So yeah, those were the best games of 2014. I do want to point out that these games are listed in NO PARTICULAR ORDER, so if you're wondering why Game X isn't higher than Game Y, it's because these are the first ones that I thought of. However, if I were to rank them, they would be....a complete and totally secret to everyone but me. In any case, thanks for reading this, and if you agree, disagree, or if there's a game you think I missed, let me know. Of course it won't matter because as the title says, I'm totally right and this is infallible because I'm infallible and everything I say should totally be taken seriously and at face value.

Anyway, have a happy holiday season, play a lot of games, and stay classy. Good night, and good luck.









Back in late September, I started a list of the 10 greatest Nintendo games ever made. You can read part 1 here. I'm not a fan of leaving things unfinished, so without further ado, here's the thrilling conclusion of the ten best Nintendo games. Same rules with this list as the last one: one entry per franchise, this list is my opinion, etc. 

5. Pokémon Silver (Game Boy)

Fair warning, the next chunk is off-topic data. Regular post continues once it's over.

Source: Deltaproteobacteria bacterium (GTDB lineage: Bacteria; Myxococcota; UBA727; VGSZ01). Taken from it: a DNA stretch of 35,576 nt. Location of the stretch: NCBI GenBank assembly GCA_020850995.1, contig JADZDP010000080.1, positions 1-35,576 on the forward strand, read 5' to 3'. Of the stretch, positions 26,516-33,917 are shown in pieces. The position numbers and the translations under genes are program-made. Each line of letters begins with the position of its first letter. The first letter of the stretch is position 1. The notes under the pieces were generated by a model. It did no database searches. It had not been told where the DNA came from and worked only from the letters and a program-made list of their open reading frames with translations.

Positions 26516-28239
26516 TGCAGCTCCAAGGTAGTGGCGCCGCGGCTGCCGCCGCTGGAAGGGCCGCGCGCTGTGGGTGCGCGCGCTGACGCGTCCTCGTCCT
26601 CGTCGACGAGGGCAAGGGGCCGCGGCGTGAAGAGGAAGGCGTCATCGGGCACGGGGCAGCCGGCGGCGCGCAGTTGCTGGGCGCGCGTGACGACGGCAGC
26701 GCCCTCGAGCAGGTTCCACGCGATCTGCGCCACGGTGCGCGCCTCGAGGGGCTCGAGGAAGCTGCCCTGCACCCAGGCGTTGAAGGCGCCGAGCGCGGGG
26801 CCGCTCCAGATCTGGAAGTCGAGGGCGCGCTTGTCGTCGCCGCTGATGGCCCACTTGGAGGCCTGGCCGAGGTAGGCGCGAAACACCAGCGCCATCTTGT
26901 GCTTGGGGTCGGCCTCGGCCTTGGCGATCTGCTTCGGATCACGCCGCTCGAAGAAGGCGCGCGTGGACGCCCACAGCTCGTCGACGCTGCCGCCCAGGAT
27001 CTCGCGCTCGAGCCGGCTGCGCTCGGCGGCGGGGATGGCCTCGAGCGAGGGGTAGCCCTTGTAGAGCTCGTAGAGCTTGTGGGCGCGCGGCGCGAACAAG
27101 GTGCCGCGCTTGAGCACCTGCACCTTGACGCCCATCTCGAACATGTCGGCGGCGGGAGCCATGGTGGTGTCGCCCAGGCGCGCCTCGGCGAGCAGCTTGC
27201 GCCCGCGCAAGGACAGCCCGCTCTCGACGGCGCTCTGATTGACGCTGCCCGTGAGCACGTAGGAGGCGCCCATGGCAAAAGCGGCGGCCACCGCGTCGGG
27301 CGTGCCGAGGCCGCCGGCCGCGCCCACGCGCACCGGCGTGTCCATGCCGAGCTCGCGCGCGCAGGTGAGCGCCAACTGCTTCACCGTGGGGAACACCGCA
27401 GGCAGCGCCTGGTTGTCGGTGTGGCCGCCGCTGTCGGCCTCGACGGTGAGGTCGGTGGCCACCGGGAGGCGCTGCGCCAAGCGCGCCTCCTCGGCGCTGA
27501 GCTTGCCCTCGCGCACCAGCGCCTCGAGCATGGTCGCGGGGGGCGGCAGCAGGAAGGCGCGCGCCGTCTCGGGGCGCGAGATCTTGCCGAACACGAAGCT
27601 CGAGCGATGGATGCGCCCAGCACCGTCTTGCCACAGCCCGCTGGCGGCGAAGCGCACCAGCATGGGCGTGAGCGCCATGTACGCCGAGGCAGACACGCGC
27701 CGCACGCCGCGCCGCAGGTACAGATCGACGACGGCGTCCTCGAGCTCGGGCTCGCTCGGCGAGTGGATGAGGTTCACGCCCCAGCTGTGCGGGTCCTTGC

A main Pokémon game was going to end up on this list one way or another. The question though was which one was I going to pick? Pokémon Red/Blue/Yellow are the games that started the series, Pokémon Diamond/Pearl/Platinum are the games that personally brought me back into the series, Pokémon Black/White/BL2/WH2 are the games that improved the online first introduced in Pokémon Diamond/Pearl, and despite them being my least favorite games in the entire series (and almost made me stop playing the games altogether), I can’t deny the impact that Pokémon Ruby/Sapphire/Emerald had on the series by introducing Abilities and Double Battles. Hell, you could probably make a solid case for the recent Pokémon X/Y games for having a robust online network, streamlining a lot of the meta game, and introducing Mega Evolutions, as well as adding the Fairy type, which completely wrecks Dragon types. But after thinking it over, I just couldn’t in good conscience put anything but the second generation of games, otherwise known as Pokémon Gold/Silver/Crystal; and when I say I’m discussing the second generation of Pokémon games, I of course mean Pokémon Silver, since that’s the one I played and owned (also because Lugia > Ho-oh).